[Murray’s] left-wing critics in the blogosphere have reverted to crude 1970s economic determinism: It’s all the fault of lost jobs. People who talk about behavior are blaming the victim. Anybody who talks about social norms is really saying that the poor are lazy.
Murray’s critics accuse him of essentially blaming the victim: the social breakdown he described may be real enough, they allow, but it’s an inevitable consequence of an economic system that Republicans have rigged to benefit the rich. In the liberal view, there’s nothing wrong with America’s working class that can’t be solved by taxing the wealthy and using the revenue to weave a stronger safety net.
Putting aside the question of who’s right, I think it’s accurate that folks who identify with the left tend to be skeptical of cultural or behavioral explanations for social problems, typically regarding them as a form of victim blaming. And given that conservatives often seem particularly concerned with cultivating a “culture of personal responsibility,” it’s not particularly surprising that such explanations are interpreted as entailing the view that the badly-off are, well, “personally responsible” for their plight. But this is, I think, a mistake.
When you’re talking about variations in outcomes within a socioeconomic group—about why some individuals seem to have done exceptionally better or worse than others similarly situated—it may make sense to talk about individual choice and responsibility. But when you’re talking about population level trends, this won’t do: If you want to know why an entire group of people are choosing to behave in a certain way, and especially why they’re collectively behaving conspicuously differently than they used to, the explanation is necessarily going to be something exogenous to any individual’s idiosyncratic choice. Whatever you think of 21st century American bourgeois mores, there aren’t many reports of Aztec royalty or !Kung bushmen spontaneously adopting them; people read from the locally available scripts. At the group level, “choice” isn’t an adequate explanation for anything, because it’s the pattern of choices that stands in need of explanation.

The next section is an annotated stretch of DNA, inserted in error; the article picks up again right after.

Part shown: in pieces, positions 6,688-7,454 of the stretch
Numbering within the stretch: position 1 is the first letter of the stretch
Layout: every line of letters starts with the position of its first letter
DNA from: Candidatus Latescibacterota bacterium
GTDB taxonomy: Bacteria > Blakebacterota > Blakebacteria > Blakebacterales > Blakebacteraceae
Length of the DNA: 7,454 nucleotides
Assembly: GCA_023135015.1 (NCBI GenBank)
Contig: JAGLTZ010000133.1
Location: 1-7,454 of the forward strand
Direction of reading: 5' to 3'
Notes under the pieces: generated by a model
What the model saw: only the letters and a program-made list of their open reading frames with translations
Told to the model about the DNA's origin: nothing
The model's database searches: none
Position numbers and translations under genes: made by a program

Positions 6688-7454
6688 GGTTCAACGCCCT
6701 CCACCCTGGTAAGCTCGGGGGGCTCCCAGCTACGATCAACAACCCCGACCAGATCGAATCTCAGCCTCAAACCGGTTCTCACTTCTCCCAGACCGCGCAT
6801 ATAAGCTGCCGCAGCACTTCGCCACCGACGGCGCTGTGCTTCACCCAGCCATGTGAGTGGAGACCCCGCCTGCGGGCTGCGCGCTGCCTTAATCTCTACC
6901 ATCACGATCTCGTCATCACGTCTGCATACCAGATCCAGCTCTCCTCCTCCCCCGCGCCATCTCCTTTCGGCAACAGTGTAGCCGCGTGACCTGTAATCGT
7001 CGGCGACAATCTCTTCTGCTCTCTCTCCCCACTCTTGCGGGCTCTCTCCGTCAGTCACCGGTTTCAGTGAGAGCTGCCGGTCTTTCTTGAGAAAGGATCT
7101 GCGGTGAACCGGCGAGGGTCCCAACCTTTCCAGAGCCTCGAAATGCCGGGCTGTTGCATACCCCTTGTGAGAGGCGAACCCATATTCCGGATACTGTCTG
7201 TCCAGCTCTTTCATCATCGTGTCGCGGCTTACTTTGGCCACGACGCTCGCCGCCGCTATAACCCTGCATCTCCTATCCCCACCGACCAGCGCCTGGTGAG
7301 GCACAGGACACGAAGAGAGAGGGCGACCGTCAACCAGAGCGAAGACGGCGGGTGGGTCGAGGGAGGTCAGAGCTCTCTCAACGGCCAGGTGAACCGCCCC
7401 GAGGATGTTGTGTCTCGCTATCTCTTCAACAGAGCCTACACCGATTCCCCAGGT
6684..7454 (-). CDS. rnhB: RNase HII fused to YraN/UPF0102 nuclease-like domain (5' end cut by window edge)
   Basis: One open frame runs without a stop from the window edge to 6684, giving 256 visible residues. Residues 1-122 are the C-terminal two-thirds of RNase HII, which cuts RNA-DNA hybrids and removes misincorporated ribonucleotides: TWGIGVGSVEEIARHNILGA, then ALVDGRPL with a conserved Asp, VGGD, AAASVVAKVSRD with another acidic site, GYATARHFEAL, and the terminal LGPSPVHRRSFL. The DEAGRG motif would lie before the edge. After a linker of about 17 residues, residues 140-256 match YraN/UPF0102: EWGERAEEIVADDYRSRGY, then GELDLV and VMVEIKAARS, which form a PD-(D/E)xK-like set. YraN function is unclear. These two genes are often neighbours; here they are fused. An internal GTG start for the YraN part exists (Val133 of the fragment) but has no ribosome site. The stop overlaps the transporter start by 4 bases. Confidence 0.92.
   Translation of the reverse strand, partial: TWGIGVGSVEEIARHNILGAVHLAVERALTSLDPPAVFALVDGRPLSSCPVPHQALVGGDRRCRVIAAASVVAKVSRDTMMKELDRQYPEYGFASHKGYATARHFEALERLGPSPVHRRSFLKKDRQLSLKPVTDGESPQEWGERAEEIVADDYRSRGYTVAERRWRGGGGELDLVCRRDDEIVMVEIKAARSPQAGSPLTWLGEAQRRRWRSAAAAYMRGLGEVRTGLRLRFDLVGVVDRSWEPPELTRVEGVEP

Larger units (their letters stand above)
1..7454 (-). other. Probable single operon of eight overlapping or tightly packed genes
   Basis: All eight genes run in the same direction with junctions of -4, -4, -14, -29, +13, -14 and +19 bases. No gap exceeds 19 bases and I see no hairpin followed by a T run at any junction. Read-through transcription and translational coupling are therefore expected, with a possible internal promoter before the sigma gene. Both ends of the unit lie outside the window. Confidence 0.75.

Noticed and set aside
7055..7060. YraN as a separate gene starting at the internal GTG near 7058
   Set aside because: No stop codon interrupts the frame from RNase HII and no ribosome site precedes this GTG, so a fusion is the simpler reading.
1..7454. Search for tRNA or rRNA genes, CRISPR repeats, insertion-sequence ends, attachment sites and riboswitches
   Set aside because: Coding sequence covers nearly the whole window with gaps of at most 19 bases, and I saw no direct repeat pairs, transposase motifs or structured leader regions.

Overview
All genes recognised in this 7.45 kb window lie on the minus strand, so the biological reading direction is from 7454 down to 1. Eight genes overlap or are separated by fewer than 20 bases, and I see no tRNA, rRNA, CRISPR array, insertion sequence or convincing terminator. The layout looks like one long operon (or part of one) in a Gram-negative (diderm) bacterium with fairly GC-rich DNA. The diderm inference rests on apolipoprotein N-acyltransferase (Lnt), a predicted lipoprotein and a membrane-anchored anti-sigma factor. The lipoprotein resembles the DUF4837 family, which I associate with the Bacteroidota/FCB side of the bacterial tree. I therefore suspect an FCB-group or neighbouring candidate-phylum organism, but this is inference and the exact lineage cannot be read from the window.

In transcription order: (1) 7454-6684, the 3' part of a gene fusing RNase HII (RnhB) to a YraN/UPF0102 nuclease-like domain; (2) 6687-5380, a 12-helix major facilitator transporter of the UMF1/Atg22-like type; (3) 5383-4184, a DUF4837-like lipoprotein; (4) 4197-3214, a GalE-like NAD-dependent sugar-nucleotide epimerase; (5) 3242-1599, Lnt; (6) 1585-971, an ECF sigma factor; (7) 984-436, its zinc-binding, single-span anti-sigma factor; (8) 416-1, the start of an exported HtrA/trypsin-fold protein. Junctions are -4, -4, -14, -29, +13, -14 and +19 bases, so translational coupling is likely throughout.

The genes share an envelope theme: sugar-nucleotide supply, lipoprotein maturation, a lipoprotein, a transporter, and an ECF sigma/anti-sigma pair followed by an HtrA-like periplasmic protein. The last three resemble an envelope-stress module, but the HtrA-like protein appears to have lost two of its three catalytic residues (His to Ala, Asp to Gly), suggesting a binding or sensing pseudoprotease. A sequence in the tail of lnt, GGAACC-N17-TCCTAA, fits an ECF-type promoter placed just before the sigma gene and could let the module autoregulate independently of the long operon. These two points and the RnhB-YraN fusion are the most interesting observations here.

One hypothesis may be that certain macro-level changes are partially explained by a cultural shift away from norms of strong individual responsibility. But this is not at all the same as saying that we’re individually responsible for the cultural norms we absorb. Sometimes we arguably are—as when we opt to seek out and join a particular subculture—but more often we’re not. I didn’t decide to grow up speaking English. If you and your peers acquired cultural norms conducive to health, prosperity, stable families, law-abidingness, and so on, odds are you had the good fortune to grow up in an environment where those norms were both espoused and modeled—and you can scarcely claim responsibility for that. It is at least possible, however, that an important component of this salutary body of norms involves talking and acting as though individuals are responsible for how they fare on these various dimensions, whether or not this is true. It is false that economic success is a sign of predestined salvation, but if you believe Max Weber, it was economically advantageous for Calvinists to hold this false belief.
Fear of “victim blaming,” then, is not a particularly good reason to steer clear of cultural or behavioral accounts of social pathology. As far as any particular individual is concerned, cultural context is as much an immutable given as economic context. But there’s another motive that Douthat and Brooks both hint at: If you assume culture is not wholly determined by the economic and political facts, then there’s not a whole lot politics can do to remedy social problems rooted in culture, without resorting to some pretty grossly illiberal interventions. Invoking culture, then, can look like an excuse for not doing anything. And here, again, one can imagine the collectively advantageous belief being the false one. That is, it may be that serious social problems are primarily a function of culture, and therefore resistant to political or economic remedy, but that we will not be politically motivated to get the modest improvement achievable by economic means unless we falsely believe that economics are paramount and culture insignificant or epiphenomenal. I’m not convinced this is true, mind you, but it’s a possibility with a neat symmetry.